Rep. Lewis a leader of earmark pack

Times Staff Writers

Even though he has come under investigation for his ties to a lobbyist whose clients have benefited from millions of dollars in congressional earmarks, Rep. Jerry Lewis (R-Redlands) was among the top lawmakers securing money for special projects in this year's spending bills, a watchdog group's analysis has found.

Lewis, the senior Republican on the House Appropriations Committee, secured $137 million in earmarks on his own or working with other lawmakers. His was the fifth-highest total in the House and more than eight times the average secured by a member of Congress, according to Taxpayers for Common Sense.

Democrats highlighted earmarking scandals in their successful 2006 campaign to win control of Congress, but spending bills drafted under their rule for the 2008 fiscal year were still loaded with 12,881 earmarks costing more than $18 billion, the group said.

That is down from the earmark high set in 2005 when Republicans were in the majority, but short of the 50% cut in earmarks that House Democratic leaders had promised. Brendan Daly, a spokesman for House Speaker Nancy Pelosi (D-San Francisco), said that Democrats had "promised earmark reform in the 2006 campaign and we have kept that promise."

Earmarking is a practice in which funds for special projects are inserted into appropriations bills without going through normal budgeting and review procedures. Critics say this often occurs at lobbyists' behest and with little, if any, public scrutiny. Lawmakers from both parties have defended earmarking as a way to show their constituents that they are getting something back for the tax dollars they send to Washington.

The analysis by Taxpayers for Common Sense was possible because Congress only recently began requiring lawmakers to identify their earmarks, opening to public scrutiny what had been a largely secret process.

Although Pelosi has spoken of "draining the swamp" of earmarks, she was among the top 25 earmarkers, the analysis found. Working alone and with colleagues, she secured $94.3 million in earmarks for special projects.

By contrast, Minority Leader John Boehner (R-Ohio) neither requested nor received any earmarks for his district.

Earmarks have been a hot topic on Capitol Hill because of their explosion -- from 1,439 in 1995 to more than 13,000 in 2005 -- and because of scandals involving former Rep. Randy "Duke" Cunningham (R-Rancho Santa Fe) and lobbyist Jack Abramoff, both of whom are now in prison on corruption-related charges.

The study found that House and Senate leaders and appropriations committee members had the highest earmark totals. Overall, the 72 members of the House Appropriations Committee brought in the most projects -- an average of nearly $59 million, about 2 1/2 times the nearly $23 million the rest of the House averaged, the group reported.

At the top of the House list is Roger Wicker, a Mississippi Republican recently named to complete Trent Lott's Senate term. Wicker, who was a member of the House Appropriations Committee, had about $178 million in earmarks. He is followed by Rep. John P. Murtha (D-Pa.), chairman of the House defense appropriations subcommittee, with $176 million. Next are Rep. C.W. "Bill" Young (R-Fla.), a former appropriations chairman, with $169 million; House Minority Leader Steny H. Hoyer (D-Md.) with $139 million; and Lewis.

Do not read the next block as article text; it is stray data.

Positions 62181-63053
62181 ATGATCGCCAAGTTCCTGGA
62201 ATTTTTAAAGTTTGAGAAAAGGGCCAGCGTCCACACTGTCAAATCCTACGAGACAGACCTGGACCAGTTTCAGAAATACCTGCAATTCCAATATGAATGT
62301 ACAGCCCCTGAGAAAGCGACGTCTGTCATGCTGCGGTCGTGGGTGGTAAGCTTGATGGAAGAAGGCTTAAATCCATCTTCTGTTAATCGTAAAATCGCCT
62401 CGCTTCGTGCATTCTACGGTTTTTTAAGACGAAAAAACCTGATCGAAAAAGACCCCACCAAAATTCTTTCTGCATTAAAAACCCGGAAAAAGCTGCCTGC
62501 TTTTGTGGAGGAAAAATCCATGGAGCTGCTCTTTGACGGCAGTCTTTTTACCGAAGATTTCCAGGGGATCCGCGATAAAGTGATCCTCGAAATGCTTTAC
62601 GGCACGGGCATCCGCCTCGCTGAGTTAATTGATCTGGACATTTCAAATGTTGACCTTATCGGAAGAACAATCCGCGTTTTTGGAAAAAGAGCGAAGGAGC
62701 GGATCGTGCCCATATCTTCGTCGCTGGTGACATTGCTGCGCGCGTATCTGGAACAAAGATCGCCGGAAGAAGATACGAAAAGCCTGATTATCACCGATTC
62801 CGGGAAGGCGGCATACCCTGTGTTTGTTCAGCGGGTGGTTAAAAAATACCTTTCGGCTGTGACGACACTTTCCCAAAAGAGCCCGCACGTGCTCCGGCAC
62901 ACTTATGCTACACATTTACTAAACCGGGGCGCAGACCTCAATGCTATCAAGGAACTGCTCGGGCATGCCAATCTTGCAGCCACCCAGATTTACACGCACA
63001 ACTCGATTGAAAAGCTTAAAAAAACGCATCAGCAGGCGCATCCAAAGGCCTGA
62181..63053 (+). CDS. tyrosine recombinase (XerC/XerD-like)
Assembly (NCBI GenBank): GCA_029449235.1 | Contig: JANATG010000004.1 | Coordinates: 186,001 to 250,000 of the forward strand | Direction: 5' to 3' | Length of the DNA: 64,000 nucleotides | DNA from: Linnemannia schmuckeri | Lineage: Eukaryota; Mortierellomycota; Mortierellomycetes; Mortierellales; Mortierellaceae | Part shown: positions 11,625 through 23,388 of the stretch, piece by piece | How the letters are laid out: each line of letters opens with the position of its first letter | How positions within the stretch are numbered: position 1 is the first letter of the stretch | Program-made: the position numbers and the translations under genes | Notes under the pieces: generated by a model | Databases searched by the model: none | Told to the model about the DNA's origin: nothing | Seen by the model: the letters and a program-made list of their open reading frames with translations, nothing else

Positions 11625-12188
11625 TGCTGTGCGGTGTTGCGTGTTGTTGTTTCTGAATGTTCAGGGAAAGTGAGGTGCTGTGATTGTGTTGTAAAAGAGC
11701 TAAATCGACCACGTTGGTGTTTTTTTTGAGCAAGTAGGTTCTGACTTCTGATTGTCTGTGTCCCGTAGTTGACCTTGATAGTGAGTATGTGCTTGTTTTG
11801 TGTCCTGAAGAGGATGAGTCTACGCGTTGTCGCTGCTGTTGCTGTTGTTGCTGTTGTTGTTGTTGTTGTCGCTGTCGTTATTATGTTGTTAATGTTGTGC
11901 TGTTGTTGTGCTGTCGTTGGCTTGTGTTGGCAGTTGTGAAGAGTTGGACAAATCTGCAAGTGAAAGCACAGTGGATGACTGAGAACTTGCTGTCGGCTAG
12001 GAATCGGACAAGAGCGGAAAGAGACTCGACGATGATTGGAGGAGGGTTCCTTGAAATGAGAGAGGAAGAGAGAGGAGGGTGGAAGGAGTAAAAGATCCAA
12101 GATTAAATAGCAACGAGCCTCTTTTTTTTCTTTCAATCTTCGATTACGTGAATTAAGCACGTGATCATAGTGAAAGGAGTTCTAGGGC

Jim Specht, a Lewis spokesman, said Wednesday that his boss believes that members of Congress, and not Washington bureaucrats, "best understand the value of federal expenditures in their districts."

"It is important to remember that congressional earmarks result in no additional spending. If recommendations of members of Congress are ignored, the spending would be left to the bureaucrats in each agency," he said. "The congressman has made no secret of the spending recommendations he makes, and is convinced the federal funds have been well spent in one of the fastest-growing urban areas in the United States."

In May 2006, federal authorities in Los Angeles began looking into the relationship between Lewis and Washington lobbyist Bill Lowery, a former congressman from San Diego. Lewis helped secure millions of dollars in earmarks for Lowery's clients. The status of the investigation, which grew out of the Cunningham case, is not publicly known.

In 2007, Lewis collected $59,000 in donations from Lowery, members of his lobbying firm, and clients, some of whom received earmarks supported by Lewis. Those contributions represented about 16% of the money Lewis raised in 2007.

Lewis' lawyer, Robert C. Bonner of Los Angeles, declined to comment Wednesday.

Patrick Dorton, a spokesman for Lowery's firm, said there was no connection between donations and earmarks.

"There are a number of individuals at the firm who have always supported Congressman Lewis and will continue to do so," he said, because Lewis is "doing a great job for his constituents, for California and for the country."

Among the earmarks Lewis secured in recent spending bills were $238,754 for the San Bernardino County Museum for exhibits; $196,000 for development of a civic and community youth center in Desert Hot Springs; and $383,186 to Azusa Pacific University for a nursing program.

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tom.hamburger@latimes.com

richard.simon@latimes.com

Times staff writer Dan Morain contributed to this report.

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